The Oakdale Museum is once again a treasure for the community.
Two years ago a local organization was formed by a group of residents who wanted to not only reopen the museum, but also allow it to thrive. This organization, the Friends of Oakdale Heritage (FOH), made an agreement with the City of Oakdale to manage the day-to-day operations of the museum and reopen it to the community. After more than a year of hard work — which continues today — they have been successful.
But FOH, and the museum, will someday in the future lose another treasure, and we hope they do their best to avoid this.
Long time Oakdale residents are aware that Tim Haidlen is responsible for documenting much of the history of Oakdale. In the 1970s he made his way about town, recording interviews with older residents and documenting their memories. Sadly, Haidlen died in the 1970s at a young age, long before his time. Thankfully, these taped interviews and Haidlen’s efforts have been preserved at the museum.
Almost three decades ago, another group of Oakdale residents picked up where Haidlen left off, and their efforts resulted in the opening of the Oakdale Museum. Among the leaders of this effort were Glenn and Laura Burghardt. Glenn later became the first curator of the museum, and Laura was a long time Oakdale Museum Commission member. Their interest in Oakdale’s history and their efforts to document and preserve our community’s history resulted in Oakdale possessing one of the best small town museums in the Central Valley.
The city dismissed Burghardt in 2007, installed term limits for commission members, later disbanded a new commission, and generally threw a spoke in the wheel of museum operations, causing the facility to close. Items within the museum were moved, packed away, and in some cases, discarded.
The reasons the city took such drastic action remains a mystery; some have speculated the dismissal of Burghardt and the entire museum commission stemmed from nothing more than a personality conflict between city officials and members of the museum community. Nevertheless, it was the entire Oakdale community that suffered as their heritage literally rotted away behind locked doors.
The Burghardts were instrumental in not only bringing a museum to Oakdale; their interest in the history of our community led to a greater understanding of Oakdale’s past. During their 20-plus year tenure at the museum, they raised the funds to copy old issues of The Oakdale Leader on microfilm, which is still available today at the Oakdale Library, and Glenn’s monthly articles on the history of Oakdale were very popular among the paper’s readers.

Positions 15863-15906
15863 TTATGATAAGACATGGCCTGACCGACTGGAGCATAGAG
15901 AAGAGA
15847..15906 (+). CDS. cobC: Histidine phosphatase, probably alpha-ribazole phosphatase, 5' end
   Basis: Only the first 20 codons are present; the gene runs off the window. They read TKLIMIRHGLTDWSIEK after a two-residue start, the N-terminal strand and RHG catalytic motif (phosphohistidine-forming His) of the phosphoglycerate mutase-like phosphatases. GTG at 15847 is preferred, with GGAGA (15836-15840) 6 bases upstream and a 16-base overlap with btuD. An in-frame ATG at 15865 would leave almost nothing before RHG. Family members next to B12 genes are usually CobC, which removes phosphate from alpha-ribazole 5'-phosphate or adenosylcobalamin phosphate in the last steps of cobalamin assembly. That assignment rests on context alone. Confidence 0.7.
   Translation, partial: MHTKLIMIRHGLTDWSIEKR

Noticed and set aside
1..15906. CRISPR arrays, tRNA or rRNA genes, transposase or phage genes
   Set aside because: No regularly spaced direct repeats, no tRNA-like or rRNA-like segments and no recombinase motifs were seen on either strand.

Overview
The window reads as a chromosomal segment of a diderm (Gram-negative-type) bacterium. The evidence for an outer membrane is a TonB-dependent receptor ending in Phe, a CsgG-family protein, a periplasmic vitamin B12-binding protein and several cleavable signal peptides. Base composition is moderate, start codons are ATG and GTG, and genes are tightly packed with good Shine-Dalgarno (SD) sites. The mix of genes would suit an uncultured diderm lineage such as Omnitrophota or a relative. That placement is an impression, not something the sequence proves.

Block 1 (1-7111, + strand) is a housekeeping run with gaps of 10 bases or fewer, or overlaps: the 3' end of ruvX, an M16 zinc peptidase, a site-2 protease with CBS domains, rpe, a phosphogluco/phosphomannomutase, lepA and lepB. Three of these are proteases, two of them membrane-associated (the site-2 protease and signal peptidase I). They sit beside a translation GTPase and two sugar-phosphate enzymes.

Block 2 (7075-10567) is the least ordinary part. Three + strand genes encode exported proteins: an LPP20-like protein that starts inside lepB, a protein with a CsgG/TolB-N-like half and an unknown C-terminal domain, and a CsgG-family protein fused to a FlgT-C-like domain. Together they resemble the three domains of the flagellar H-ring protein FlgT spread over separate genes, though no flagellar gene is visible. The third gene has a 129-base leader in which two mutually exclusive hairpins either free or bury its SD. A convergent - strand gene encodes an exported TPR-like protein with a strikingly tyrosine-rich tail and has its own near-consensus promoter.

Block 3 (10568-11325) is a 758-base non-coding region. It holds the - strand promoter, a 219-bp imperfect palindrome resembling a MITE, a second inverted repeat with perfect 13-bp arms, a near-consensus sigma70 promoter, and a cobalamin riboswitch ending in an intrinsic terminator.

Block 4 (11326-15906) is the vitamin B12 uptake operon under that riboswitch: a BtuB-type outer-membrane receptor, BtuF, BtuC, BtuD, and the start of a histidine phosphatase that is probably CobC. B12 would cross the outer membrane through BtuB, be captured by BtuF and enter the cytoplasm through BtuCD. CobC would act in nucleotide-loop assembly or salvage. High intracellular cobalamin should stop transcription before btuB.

And the Burghardts’ knowledge of Oakdale history remains unsurpassed.
An example of this occurred recently when The Leader began running a new feature with the help of Friends of Oakdale Heritage. FOH members selected an item they located while conducting an inventory of the museum’s contents, and it was photographed for the March 24 issue, with readers asked to identify it. FOH members were not sure what the object was, and felt it would be fun to include the community in discovering its use.
Within hours of The Leader’s publication, the paper received a call from a resident identifying the object.
The caller was Glenn Burghardt.
The Burghardts had actually identified the object years ago, and even had an old book identifying the object in a photo.
Our question is this:
Why isn’t FOH working with the Burghardts to improve the museum even more?
Although the Burghardts were dismissed from their positions, Oakdale City Manager Steve Hallam said nothing is preventing them from visiting the museum. He even said he believes Glenn Burghardt will offer many nuggets of advice and wisdom as mutual respect re-builds.
The Burghardts seem willing, but still question if they are welcome.
The Friends of Oakdale Heritage have done a tremendous job in organizing and reopening the museum. We hope they utilize all the resources available to them — the Burghardts included — to make the Oakdale Museum the best facility possible.
Because as we have found, these resources won’t always be there.